Obama rules out military response to Russian moves in Ukraine

President Obama said he hopes Europe, which has stronger economic ties to Russia, will agree to increase the economic pressure on Russia over its role in Ukraine's conflict.
(Alex Wong / Getty Images)

President Obama rebuffed pressure for quick U.S. action in two foreign crises Thursday, declining to label Russia’s military moves into Ukraine an invasion and saying that he was not ready to expand an air campaign against Islamist militants to Syria.

While pledging that the administration would penalize Moscow for opening a new front against Ukrainian forces, Obama ruled out U.S. military action and described the Kremlin’s moves as a continuation of a pattern rather than a new phase in the struggle between pro-Russia separatists and Ukraine’s government.

“We are not taking military action to solve the Ukrainian problem,” he said. “It is very important to understand that a military solution to this problem is not going to be forthcoming.”


Obama, who authorized military strikes in Iraq against the militant group Islamic State, said expectations that U.S. forces were about to broaden the 3-week-old campaign were premature because U.S. officials needed to continue planning, as well as build a coalition with regional governments and Sunni Muslim leaders.

“We don’t have a strategy yet,” he said in an appearance in the White House press room, emphasizing that the campaign was limited. “Folks are getting a little further ahead of where we’re at than where we currently are.”

That remark quickly drew criticism, and White House aides tried to clarify the comment, saying the president was referring only to one aspect of the strategy to take on the militants.

“Other parts of the president’s statement explicitly discussed the strategy against ISIL,” a White House official said, using one of the acronyms for the militant group.

“He’s just saying he hasn’t decided to take military action yet, which is what we’ve been saying for days,” added the aide, who requested anonymity in discussing the president’s remarks.

On Ukraine, where Russia moved more than 1,000 troops this week, Obama signaled that he would continue along his path of cooperating with Europe to gradually impose tougher sanctions.

He didn’t specify what new economic penalties he was considering, but said the possibilities would be discussed next week with European leaders during his trip to a North Atlantic Treaty Organization summit in Wales and to Estonia. U.S. sanctions thus far have mostly resulted in additional Russian provocation in Ukraine.

“My expectation is that we will take additional steps … primarily because we have not seen any meaningful action on the part of Russia to actually try to resolve this in diplomatic fashion,” he said.

The troop movements drew harsh condemnations from NATO and European government officials. Both British Prime Minister David Cameron and French President Francois Hollande described them as unacceptable.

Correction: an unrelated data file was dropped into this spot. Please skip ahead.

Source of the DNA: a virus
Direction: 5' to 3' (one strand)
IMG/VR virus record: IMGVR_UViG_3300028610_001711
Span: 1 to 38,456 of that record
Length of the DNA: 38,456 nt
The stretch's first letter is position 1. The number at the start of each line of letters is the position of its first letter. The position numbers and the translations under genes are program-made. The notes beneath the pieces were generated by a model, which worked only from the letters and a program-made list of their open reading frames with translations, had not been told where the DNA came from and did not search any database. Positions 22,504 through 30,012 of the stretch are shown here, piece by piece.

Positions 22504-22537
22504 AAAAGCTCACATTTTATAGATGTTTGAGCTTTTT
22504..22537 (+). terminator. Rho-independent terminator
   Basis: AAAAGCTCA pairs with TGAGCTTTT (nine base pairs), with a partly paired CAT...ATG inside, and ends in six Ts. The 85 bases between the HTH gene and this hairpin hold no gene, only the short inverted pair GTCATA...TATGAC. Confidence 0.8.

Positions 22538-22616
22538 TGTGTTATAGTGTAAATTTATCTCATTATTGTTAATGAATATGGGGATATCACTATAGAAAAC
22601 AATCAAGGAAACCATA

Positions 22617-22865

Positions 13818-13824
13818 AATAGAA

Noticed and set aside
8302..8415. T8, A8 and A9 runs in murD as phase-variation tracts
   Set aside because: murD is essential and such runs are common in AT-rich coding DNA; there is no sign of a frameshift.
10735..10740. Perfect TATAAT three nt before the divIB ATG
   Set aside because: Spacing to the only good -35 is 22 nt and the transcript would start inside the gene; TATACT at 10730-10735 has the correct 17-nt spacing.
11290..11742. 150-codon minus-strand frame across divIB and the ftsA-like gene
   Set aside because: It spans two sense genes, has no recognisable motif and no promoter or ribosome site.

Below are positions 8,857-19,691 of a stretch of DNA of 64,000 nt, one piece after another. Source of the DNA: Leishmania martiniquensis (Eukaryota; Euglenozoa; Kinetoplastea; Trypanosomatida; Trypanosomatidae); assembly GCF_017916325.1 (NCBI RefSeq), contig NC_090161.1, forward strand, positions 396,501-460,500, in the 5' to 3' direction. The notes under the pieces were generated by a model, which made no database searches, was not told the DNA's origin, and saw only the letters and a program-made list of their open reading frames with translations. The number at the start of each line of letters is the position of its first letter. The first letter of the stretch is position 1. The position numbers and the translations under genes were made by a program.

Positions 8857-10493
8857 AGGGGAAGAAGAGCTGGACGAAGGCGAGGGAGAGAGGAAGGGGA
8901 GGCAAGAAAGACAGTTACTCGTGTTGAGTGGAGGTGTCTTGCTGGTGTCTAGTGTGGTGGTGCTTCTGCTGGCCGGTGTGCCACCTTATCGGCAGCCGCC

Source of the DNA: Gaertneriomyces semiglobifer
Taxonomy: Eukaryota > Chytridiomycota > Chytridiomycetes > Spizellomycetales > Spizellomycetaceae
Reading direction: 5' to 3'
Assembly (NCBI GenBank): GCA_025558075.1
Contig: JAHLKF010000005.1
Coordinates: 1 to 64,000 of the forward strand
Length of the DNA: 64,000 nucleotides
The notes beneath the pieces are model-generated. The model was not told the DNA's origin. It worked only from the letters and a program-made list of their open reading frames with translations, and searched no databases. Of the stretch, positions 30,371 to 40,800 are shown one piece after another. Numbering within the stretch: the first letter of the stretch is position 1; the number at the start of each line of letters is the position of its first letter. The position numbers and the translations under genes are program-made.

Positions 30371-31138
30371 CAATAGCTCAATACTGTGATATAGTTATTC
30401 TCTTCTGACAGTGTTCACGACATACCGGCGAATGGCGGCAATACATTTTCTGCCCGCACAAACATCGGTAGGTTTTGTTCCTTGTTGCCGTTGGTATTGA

Obama rejected the description of the Russian move as an “invasion,” saying that it was instead “a continuation of what’s been taking place for months now.”

The president apparently preferred to avoid the term, analysts said, because it suggests a violation of international rules that requires a response.

The U.S. envoy to the United Nations, Samantha Power, described the offensive to the U.N .Security Council as a “threat to the international order.”

Obama acknowledged that the separatists in eastern Ukraine were trained, armed and funded by Russia.

But he said that his goal was to apply increasing economic pressure on Russia in hopes that damaging its economy and isolating the country will force President Vladimir Putin to accept a negotiated solution.

The latest “incursion into Ukraine will only bring more costs and consequences for Russia,” Obama said.

He said he hoped that Europe, which has stronger economic ties to Russia, will agree to take part in increasing the economic pressure on the country.

He said he had spoken with German Chancellor Angela Merkel, who may be the European leader with the most influence with Russia, and that both agreed that Russia was behind the latest clashes.

The United States has an “unwavering commitment” to embattled Ukraine, Obama said.

But he also said that commitment had limits, noting that Ukraine is not a member of the NATO military alliance, in which an attack on one member is considered an attack on all.

Defense officials have been providing nonlethal aid to Ukraine, such as medical products, night-vision goggles and armored vests, and they are considering military training. That kind of assistance, and financial aid, will continue, U.S. officials said.

U.S. and European sanctions have already hit Russia hard, and they could be made more painful with more penalties for banks, and possibly for other sectors, such as transportation and mining.

Cliff Kupchan, an analyst with the Eurasia Group, said he believed the administration would be turning to the kind of harsh penalties it has imposed on Iran, which have largely cut off the country from much of world trade.

“I would expect them to start getting out the Iran playbook,” predicted Kupchan, a former State Department official.

The new Russian move into Ukraine brought pressure from some U.S. lawmakers for Obama to increase sanctions and intelligence sharing with Ukraine, and to begin to provide lethal aid as well.

Sen. Marco Rubio (R-Fla.) repeated his call for arms and “broad sectoral sanctions” against Russia. “The time for hollow rhetoric from Washington and European capitals passed long ago,” he said.

Times staff writers W.J. Hennigan, Kathleen Hennessey and Christi Parsons contributed to this report.